Filled with boundaries or open doors?
Reaching out or isolated?

The body of Christ
Only in one building?
Only in one church?
Only in one denomination?

The community of believers
Is there such a thing?
Does it exist anymore?
Or do people only take care of their own?

People are falling down
Who is going to pick them up?
Who is going to help them walk?
Who is going to help put the pieces back together?

Remember the Good Samaritan…
Aren’t we supposed to love others well…
Even if they aren’t in our church?

Tonight my heart hurts
I’m falling down
I’m not in a church
I love the Lord

But I turned for help…
and the door was shut…

in the name of community
in the name of taking care of one’s own

Where do I go?

Lord, Help me to love others well and reach out again.  Help me to believe that help will come someday.  Help me to know that I am not alone.  
I love you, Lord.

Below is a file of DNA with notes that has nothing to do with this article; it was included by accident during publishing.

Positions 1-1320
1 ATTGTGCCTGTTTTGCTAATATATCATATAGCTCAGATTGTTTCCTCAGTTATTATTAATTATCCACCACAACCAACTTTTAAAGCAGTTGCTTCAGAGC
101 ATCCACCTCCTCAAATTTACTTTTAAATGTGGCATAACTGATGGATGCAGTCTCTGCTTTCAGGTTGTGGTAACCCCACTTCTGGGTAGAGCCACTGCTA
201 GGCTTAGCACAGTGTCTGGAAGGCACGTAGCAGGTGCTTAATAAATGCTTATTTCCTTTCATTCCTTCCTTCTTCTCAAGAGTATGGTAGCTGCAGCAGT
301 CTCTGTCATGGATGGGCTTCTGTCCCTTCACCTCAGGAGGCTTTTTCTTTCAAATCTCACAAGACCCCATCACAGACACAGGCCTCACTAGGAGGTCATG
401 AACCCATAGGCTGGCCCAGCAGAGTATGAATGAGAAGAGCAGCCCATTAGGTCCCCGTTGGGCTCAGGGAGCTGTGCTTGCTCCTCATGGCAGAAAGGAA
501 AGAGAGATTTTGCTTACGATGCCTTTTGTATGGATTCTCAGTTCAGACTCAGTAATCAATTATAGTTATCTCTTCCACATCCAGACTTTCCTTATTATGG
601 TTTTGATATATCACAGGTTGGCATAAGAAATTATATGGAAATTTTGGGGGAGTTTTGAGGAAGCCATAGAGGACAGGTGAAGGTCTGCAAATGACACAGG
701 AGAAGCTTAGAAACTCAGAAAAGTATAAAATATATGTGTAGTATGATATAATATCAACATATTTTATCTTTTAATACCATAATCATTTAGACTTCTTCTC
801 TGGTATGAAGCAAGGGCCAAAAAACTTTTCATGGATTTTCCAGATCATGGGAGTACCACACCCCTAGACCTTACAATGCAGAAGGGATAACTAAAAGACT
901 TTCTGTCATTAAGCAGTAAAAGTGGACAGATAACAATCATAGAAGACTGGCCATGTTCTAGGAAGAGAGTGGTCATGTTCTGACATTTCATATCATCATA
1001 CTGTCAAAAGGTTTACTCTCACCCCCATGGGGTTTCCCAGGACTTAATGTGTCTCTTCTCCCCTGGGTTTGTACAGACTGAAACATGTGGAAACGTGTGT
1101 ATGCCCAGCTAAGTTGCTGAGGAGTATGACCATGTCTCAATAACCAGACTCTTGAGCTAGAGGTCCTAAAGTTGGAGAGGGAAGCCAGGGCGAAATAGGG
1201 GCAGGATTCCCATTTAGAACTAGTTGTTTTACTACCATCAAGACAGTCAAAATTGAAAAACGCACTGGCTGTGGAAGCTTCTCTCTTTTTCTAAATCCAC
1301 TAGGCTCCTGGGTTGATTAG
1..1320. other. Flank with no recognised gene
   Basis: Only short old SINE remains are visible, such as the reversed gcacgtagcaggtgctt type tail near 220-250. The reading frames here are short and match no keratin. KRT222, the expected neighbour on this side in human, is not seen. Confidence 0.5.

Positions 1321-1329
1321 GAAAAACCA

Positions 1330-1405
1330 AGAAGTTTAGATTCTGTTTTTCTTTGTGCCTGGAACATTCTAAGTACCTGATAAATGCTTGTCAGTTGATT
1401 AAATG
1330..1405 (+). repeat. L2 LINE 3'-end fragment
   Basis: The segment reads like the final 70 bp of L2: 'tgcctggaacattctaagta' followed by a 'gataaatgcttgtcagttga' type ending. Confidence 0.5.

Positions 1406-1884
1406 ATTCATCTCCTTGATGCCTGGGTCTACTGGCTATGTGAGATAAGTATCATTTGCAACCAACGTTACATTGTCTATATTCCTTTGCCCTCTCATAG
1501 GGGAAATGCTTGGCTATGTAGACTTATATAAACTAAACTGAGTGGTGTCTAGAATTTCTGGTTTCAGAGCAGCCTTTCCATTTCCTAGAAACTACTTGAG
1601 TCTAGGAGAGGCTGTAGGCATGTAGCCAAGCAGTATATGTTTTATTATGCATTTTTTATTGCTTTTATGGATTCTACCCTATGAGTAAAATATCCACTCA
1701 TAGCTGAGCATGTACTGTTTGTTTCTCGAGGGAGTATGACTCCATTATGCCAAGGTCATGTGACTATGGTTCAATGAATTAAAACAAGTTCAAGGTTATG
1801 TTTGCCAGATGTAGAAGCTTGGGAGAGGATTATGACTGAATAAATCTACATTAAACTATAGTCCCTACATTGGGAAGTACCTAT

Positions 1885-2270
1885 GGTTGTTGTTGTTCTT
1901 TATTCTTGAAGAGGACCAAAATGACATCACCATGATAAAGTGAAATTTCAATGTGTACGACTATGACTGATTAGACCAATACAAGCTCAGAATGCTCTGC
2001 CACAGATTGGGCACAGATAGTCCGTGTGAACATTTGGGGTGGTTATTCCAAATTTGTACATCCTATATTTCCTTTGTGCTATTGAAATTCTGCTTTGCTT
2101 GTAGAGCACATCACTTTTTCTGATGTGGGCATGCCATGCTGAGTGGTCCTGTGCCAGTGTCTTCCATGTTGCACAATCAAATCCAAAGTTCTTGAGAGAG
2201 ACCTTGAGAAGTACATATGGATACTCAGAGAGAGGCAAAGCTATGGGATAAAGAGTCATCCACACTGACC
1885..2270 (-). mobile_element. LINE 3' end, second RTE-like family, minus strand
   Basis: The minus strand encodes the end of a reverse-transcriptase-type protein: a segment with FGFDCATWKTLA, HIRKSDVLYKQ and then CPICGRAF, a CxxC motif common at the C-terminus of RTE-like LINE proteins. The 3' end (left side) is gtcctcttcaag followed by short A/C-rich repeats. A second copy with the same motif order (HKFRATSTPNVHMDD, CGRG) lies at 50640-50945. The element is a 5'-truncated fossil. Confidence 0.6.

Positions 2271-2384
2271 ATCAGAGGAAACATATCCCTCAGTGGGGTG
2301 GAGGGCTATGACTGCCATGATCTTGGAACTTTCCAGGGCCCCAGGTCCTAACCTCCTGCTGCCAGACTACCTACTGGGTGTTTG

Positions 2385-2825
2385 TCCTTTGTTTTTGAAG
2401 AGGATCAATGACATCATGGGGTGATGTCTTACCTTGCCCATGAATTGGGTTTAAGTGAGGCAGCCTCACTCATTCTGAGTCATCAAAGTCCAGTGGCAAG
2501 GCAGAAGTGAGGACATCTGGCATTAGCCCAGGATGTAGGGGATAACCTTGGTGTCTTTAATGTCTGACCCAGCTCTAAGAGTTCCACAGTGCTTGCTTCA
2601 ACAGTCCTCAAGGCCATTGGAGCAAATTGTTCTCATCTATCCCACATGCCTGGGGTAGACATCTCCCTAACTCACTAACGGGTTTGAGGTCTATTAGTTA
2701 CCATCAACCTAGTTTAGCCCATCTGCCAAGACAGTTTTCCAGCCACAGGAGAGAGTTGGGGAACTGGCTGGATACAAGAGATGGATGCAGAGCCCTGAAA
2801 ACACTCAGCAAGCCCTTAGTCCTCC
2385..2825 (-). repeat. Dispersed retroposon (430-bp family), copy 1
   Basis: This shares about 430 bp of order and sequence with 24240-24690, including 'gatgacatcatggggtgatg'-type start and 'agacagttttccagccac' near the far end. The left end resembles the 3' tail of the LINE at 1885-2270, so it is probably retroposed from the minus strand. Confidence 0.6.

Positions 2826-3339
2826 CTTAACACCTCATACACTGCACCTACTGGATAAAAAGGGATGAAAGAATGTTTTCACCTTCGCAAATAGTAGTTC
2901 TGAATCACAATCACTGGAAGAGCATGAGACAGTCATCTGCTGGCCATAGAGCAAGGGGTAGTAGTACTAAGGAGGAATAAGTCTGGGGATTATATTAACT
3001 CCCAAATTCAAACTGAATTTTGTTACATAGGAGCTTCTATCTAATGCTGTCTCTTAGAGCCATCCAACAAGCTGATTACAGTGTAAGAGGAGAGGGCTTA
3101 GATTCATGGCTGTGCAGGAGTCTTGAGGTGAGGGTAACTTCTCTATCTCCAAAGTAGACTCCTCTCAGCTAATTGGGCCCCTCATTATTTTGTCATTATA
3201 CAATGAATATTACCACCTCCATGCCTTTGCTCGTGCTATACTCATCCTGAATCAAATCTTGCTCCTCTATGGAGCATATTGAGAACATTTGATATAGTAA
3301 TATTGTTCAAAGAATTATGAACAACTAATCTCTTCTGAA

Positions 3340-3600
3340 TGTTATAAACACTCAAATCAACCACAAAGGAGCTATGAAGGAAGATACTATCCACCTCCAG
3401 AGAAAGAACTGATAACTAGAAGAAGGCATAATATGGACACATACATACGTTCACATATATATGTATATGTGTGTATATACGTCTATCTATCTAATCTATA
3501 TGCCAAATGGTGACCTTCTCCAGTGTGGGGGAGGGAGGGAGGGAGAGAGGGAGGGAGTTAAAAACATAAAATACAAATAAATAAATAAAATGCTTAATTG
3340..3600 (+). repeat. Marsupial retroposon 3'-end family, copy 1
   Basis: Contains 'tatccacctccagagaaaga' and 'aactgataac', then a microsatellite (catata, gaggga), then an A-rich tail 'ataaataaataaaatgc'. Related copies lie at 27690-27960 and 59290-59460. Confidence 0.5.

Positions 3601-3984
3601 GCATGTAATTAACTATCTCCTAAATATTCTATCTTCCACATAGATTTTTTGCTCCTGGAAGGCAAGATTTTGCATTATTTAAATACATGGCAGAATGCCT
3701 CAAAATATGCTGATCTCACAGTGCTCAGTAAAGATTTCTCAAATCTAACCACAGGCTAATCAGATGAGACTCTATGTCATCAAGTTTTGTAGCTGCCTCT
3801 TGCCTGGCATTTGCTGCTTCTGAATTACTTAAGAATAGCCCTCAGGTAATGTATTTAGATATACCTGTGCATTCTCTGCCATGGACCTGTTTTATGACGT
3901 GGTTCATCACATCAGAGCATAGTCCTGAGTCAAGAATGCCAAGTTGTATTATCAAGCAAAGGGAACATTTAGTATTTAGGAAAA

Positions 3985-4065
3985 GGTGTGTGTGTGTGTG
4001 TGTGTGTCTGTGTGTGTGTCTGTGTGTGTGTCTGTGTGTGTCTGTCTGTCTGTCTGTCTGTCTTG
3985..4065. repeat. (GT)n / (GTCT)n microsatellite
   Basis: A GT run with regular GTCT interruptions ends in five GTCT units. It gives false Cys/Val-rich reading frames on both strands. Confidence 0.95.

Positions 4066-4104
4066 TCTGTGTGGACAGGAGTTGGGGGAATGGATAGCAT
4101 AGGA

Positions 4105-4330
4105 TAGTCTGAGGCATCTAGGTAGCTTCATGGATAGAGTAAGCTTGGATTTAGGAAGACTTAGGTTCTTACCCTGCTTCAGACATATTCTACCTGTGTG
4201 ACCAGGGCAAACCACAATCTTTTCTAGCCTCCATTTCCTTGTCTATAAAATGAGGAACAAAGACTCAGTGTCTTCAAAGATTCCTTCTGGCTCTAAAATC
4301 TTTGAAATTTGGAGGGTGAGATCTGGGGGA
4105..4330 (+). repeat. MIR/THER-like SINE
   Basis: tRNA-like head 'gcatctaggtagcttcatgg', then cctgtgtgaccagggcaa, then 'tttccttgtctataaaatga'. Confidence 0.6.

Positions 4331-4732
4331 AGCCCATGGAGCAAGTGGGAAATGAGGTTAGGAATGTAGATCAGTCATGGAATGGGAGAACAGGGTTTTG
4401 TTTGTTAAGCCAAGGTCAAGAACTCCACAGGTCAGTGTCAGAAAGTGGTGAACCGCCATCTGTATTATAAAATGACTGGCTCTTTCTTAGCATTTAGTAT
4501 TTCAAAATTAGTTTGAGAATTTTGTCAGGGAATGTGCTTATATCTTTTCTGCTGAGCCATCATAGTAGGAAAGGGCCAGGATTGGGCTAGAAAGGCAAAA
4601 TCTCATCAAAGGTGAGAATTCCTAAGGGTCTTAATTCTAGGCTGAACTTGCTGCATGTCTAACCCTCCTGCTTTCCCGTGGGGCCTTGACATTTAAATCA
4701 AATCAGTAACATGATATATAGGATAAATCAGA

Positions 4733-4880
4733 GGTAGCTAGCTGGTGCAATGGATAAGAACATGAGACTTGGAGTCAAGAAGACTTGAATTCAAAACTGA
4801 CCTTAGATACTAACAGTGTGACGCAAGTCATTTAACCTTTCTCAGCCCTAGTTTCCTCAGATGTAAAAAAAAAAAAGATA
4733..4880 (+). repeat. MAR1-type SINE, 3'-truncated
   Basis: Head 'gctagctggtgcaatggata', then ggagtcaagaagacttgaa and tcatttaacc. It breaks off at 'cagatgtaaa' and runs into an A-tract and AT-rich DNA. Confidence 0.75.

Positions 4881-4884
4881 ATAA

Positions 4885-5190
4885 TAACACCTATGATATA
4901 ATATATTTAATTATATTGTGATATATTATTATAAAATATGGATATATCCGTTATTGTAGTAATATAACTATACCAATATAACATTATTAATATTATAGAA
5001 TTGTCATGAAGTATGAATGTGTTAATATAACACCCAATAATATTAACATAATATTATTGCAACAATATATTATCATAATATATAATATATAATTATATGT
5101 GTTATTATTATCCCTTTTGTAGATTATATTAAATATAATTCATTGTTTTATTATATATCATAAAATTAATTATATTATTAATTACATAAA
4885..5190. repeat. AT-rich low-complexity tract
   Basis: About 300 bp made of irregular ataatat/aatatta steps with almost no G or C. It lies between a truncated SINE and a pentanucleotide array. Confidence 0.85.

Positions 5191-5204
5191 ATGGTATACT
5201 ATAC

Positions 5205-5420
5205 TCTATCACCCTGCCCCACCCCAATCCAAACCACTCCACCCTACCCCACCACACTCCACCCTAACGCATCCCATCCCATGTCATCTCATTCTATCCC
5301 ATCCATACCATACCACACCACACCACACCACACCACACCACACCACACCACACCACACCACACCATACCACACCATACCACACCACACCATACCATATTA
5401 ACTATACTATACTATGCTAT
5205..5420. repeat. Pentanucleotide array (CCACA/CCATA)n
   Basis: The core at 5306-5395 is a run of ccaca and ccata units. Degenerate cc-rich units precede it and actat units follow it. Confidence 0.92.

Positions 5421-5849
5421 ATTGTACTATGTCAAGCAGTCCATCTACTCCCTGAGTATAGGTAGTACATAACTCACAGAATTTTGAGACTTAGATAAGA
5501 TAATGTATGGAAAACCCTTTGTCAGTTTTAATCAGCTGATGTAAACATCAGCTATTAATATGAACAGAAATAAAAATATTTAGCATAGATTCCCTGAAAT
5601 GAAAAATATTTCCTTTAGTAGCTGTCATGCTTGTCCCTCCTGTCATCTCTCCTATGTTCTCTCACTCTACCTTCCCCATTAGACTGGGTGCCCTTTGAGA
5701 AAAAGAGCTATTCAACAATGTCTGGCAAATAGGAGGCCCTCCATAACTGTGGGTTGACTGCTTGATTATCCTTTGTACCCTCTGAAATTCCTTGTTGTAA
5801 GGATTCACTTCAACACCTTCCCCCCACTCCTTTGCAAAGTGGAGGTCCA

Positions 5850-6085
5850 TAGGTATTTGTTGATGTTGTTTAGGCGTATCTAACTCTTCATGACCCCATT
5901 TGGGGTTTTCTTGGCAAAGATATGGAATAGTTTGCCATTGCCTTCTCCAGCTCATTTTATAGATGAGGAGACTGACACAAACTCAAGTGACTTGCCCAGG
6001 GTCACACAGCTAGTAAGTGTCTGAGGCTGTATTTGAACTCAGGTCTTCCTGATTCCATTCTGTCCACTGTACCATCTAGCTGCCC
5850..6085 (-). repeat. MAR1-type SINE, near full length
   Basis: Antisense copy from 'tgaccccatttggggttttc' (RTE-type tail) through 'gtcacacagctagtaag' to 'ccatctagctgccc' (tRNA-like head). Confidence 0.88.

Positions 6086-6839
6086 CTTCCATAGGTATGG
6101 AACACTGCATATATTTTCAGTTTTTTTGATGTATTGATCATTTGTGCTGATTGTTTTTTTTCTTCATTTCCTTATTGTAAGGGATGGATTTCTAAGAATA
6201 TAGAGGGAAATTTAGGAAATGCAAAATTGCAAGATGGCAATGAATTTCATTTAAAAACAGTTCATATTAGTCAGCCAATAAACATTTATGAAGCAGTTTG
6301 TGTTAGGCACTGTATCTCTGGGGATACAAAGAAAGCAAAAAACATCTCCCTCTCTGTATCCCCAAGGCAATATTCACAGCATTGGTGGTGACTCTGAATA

...  It took several years, but we finally did find a church home.  We settled for a time in a church where we heard grace preached.  But, we realized that we deeply needed and longed for community.   To me, a community of believers is one where people encourage one another, folks support each other with acts of service when needed, check on one another, hold each other accountable, and love the people in the body of Christ.  Last year, when we began attending the church we go to, I felt like I'd finally found a church family.  I can't think of my church without being thankful for the body of believers there. Honestly, tears often come to my eyes because of how thankful I am.  It is not perfect, but I know that I can turn for help there and I know that every family in my church is actively supporting other families in and outside of our church.  I have found that it is our suffering and pain that helps us learn to love others best.  And that is my heart--that no one would come to our church and not feel welcome.  Being an outsider can make one bitter and hard hearted or it can help one trust God as one finds a new place to belong.